In addition to garnering a growing audience, Judaism Unbound has attracted some financial support. They’ve seen monetary assistance from the non-profit The Institute for the Next Jewish Future and the podcast is supported by individuals, foundations and organizations including the Oshman Family JCC in Palo Alto, California.
While every episode is notable in Rofeberg’s mind, a few stand out above all others. For example, the show’s earliest blocks of episodes focused on American Jewish history. Jonathan Sarna, Anita Diamant and Shaul Magid, whom Rofeberg described as “intellectual giants,” were the guests, an experience he labeled “the opportunity of a lifetime.”
More recently, the podcast has featured Rofeberg’s own “rebbe,” Barbara Thiede, whom he described as also being a fantastic scholar and professor. “She put forth some of the most provocative ideas of our podcast thus far, questioning the extent to which we wrongly treat myths of Jewish history as if they are factual. It was a fantastic experience for me to both learn from her (as I have so frequently), and also help others who have not met her before experience her Torah and scholarship,” he said.
While generally garnering positive reviews, Judaism Unbound has also attracted its share of negativity. “While we receive many emails and messages of support, we have also been sent plenty of notes critiquing elements of what we present,” said Rofeberg.
He takes those negative comments in stride. “I would much rather be provocative, causing folks to wrestle and re-consider their ways of seeing the Jewish world than simply reassure folks that Jewish institutional life is absolutely fine just as it is,” Rofeberg said.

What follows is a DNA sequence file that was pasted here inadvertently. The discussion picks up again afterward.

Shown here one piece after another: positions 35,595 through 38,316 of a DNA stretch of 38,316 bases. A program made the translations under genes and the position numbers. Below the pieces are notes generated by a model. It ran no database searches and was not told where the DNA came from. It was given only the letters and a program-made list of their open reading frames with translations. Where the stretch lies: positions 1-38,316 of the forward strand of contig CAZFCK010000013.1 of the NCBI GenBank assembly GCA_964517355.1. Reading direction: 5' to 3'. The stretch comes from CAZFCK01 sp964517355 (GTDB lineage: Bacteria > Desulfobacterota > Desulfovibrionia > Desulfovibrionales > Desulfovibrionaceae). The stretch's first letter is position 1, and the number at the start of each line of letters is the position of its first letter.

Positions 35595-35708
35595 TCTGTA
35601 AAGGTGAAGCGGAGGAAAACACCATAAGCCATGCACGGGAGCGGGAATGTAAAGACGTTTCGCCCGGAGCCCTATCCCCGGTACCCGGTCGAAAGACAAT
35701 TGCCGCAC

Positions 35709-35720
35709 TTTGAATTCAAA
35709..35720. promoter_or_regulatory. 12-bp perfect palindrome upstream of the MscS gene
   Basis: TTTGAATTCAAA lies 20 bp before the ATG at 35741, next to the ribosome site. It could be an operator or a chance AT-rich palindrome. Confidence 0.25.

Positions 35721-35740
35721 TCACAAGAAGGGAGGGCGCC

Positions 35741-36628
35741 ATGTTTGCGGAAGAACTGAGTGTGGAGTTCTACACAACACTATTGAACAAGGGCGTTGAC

Meanwhile, statistics demonstrate the podcast’s audience is growing. Since launching in early 2016, the podcast has grown from 1,000 downloads a month to the current 40,000 monthly downloads.
According to Rofeberg, 85 percent of the podcast’s listeners are located in the United States, primarily in highly-populated Jewish communities like New York City, Chicago, the San Francisco Bay area, Los Angeles and Atlanta. The remaining 15 percent live in Canada, the UK and Israel. That said, Rofeberg said the pair have been pleasantly surprised at how the podcast is slowly gaining traction with individuals and communities with smaller populations.
“We are among the most frequently downloaded Jewish podcasts out there, which we definitely did not expect upon launching. Our total number of downloads is in the vicinity of 400,000 thus far, and at our current pace of growth, we expect to hit the one million mark in early 2019!” he remarked.
Still, no matter where Rofeberg’s life takes him, Milwaukee is deeply ingrained into his heart and psyche. Although it’s been more than ten years since he lived in the city, his parents still do, and he relishes visits home. When in town, he looks forward to movies at the Oriental and going to Kopp’s for custard.
“Even though I haven’t lived there in a decade, when I go back and experience the sights and sounds, I realize how much I miss them,” he said. He is also a die-hard Marquette University men’s basketball and Green Bay Packers fan.
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Judaism Unbound is a podcast, cohosted by Shorewood native Lex (Rofes) Rofeberg. Here’s a sampling of recent Judaism Unbound podcast episodes:
Episode 106: Interview with Ari Moffic, Founder of Cohere, a Chicago-area organization that brings customized Jewish educational experiences into people’s homes.
Episode 103: The People’s Judiasm: Lex deepens his analogy of “Judaism as a library,” expressed in past episodes, and co-host Dan expresses some of the ways in which he both supports and differs from that model.
Episode 99: Regular Jews: The two co-hosts consider how “regular Jews” are told, directly and indirectly, that their ideas and skills are less valuable to Jewish communities than those of “insiders.”